Let us consider in the following examples that and . We visually present the points by unfolding them as a 2D matrix, where each column contains rows and each rotation step is a column. We assume that new data is delivered from the physical sensor with the granularity of one rotation step (Figure 1).

Ii-B Problem formulation: from point clouds to clusters

Given a set of points corresponding to LiDAR measurements, we want to identify disjoint groups of them that can be potential objects in the environment surrounding the sensor. A natural criterion, commonly used in the literature and applications, is the distance between points. In particular, adopting the problem definition in [20] (Chapter 4), which we paraphrase here for ease of reference:

Definition 1.

[Euclidean-distance based clustering] Given points in 3D space, we seek to partition them into some (unknown) number of clusters using the Euclidean-distance metric, such that every cluster contains at least a predefined number of points (), that is , and all clusters are disjoint, that is . Two points and should be clustered together if their Euclidean distance is at most , with being a predefined threshold.

To facilitate the presentation of the baseline algorithm and our proposed one, we introduce the -neighborhood of a point : the set of points of the input whose Euclidean distance from is at most . A set of points closed under the union of their -neighborhoods is characterized as noise if its cardinality is less than .

It should be noticed that, when clustering data from scenarios like the vehicular one, a pre-processing task is usually defined to filter out points that refer to the ground, since many objects laying on it would be otherwise clustered together. Since ground removal can be implemented as a non expensive and continuous filtering operation [10] (e.g. by removing points below a certain threshold, as we do in § VI) we do not further discuss it in the remainder.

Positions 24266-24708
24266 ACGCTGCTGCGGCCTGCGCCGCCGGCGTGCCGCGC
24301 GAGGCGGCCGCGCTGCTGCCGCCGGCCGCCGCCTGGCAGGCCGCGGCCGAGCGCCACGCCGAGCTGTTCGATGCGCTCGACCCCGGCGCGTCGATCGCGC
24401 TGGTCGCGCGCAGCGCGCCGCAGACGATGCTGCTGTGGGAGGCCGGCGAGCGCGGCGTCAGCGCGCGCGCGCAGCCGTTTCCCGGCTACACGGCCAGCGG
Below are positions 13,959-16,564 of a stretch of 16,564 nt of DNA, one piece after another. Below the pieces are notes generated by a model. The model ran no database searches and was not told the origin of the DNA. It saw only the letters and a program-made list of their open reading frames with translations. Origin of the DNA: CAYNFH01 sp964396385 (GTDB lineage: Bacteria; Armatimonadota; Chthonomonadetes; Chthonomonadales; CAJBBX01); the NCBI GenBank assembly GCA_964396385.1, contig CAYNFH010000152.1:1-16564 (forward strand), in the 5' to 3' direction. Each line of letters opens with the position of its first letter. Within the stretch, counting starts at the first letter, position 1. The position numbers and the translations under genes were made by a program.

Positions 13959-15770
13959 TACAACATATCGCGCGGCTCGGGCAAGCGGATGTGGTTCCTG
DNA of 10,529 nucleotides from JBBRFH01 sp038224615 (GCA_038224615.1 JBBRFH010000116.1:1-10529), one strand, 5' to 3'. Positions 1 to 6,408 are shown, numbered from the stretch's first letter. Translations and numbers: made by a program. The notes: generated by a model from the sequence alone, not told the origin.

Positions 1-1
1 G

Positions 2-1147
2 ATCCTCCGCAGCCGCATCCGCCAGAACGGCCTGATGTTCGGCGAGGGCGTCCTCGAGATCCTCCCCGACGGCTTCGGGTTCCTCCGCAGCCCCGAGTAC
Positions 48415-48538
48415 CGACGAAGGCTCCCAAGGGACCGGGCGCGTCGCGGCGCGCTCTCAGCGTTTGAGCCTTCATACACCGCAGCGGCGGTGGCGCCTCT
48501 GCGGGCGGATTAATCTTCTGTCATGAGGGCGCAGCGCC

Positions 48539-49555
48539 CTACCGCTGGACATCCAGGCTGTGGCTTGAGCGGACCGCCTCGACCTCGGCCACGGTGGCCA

Ii-C Euclidean-distance based clustering in PCL

PCL [22] provides a set of tools based on a collection of state-of-the-art algorithms to process 3D data, including filtering, clustering, surface reconstruction and more. In this section we review its method for cluster extraction, which is an Euclidean-distance based clustering and we use it as a baseline. For brevity we call this algorithm PCL_E_Cluster in the rest of this document.

PCL_E_Cluster works on batches of data points. It first builds a kd-tree to facilitate finding the nearest neighbors of points. Subsequently, it proceeds as described by algorithm 1 to extract the clusters.

1:clusters =
2:for do
3:     Q =
4:     if .status processed then
5:          Q.add()
6:          for do
7:               .status = ’processed’
8:                = GetNeighbors()
9:               Q.addAll()           
10:          if  then clusters.add(Q)                
Algorithm 1 Main loop of PCL_E_Cluster

Starting from any arbitrary unprocessed point , the algorithm adds it in an empty list, (line 5). Then, PCL_E_Cluster adds all the points of the -neighborhood of each member of Q to it. After processing all members of the list , if its size is greater than or equal to minPts, the list is returned a cluster. The algorithm continues with the next unprocessed point, to explore another cluster. The procedure is terminated when all input points have been processed. We discuss the computational complexity of algorithm 1 in § V.

Iii Lisco